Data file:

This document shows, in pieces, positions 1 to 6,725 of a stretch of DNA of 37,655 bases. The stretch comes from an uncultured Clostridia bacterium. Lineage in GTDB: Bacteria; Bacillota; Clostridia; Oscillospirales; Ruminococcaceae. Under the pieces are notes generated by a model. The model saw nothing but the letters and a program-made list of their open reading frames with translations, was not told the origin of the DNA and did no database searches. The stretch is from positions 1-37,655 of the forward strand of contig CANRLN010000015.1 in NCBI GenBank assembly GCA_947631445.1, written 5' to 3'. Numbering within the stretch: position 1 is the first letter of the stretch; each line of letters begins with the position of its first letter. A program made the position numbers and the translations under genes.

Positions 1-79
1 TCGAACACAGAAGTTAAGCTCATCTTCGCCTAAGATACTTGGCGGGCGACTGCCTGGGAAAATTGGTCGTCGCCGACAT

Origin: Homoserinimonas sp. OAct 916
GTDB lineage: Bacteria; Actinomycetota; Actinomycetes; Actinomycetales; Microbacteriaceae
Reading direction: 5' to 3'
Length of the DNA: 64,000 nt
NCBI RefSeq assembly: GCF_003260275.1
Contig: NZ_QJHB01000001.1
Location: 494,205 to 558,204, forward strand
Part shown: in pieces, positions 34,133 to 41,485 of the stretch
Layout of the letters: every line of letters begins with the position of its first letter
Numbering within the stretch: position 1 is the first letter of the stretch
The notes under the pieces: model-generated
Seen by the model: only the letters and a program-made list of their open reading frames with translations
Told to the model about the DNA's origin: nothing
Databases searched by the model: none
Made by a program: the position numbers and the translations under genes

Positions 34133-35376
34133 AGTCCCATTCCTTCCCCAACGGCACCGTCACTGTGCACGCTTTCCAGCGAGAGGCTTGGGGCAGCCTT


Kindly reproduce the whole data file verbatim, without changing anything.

This document shows, in pieces, positions 1 to 6,725 of a stretch of DNA of 37,655 bases. The stretch comes from an uncultured Clostridia bacterium. Lineage in GTDB: Bacteria; Bacillota; Clostridia; Oscillospirales; Ruminococcaceae. Under the pieces are notes generated by a model. The model saw nothing but the letters and a program-made list of their open reading frames with translations, was not told the origin of the DNA and did no database searches. The stretch is from positions 1-37,655 of the forward strand of contig CANRLN010000015.1 in NCBI GenBank assembly GCA_947631445.1, written 5' to 3'. Numbering within the stretch: position 1 is the first letter of the stretch; each line of letters begins with the position of its first letter. A program made the position numbers and the translations under genes.

Positions 1-79
1 TCGAACACAGAAGTTAAGCTCATCTTCGCCTAAGATACTTGGCGGGCGACTGCCTGGGAAAATTGGTCGTCGCCGACAT

Origin: Homoserinimonas sp. OAct 916
GTDB lineage: Bacteria; Actinomycetota; Actinomycetes; Actinomycetales; Microbacteriaceae
Reading direction: 5' to 3'
Length of the DNA: 64,000 nt
NCBI RefSeq assembly: GCF_003260275.1
Contig: NZ_QJHB01000001.1
Location: 494,205 to 558,204, forward strand
Part shown: in pieces, positions 34,133 to 41,485 of the stretch
Layout of the letters: every line of letters begins with the position of its first letter
Numbering within the stretch: position 1 is the first letter of the stretch
The notes under the pieces: model-generated
Seen by the model: only the letters and a program-made list of their open reading frames with translations
Told to the model about the DNA's origin: nothing
Databases searched by the model: none
Made by a program: the position numbers and the translations under genes

Positions 34133-35376
34133 AGTCCCATTCCTTCCCCAACGGCACCGTCACTGTGCACGCTTTCCAGCGAGAGGCTTGGGGCAGCCTT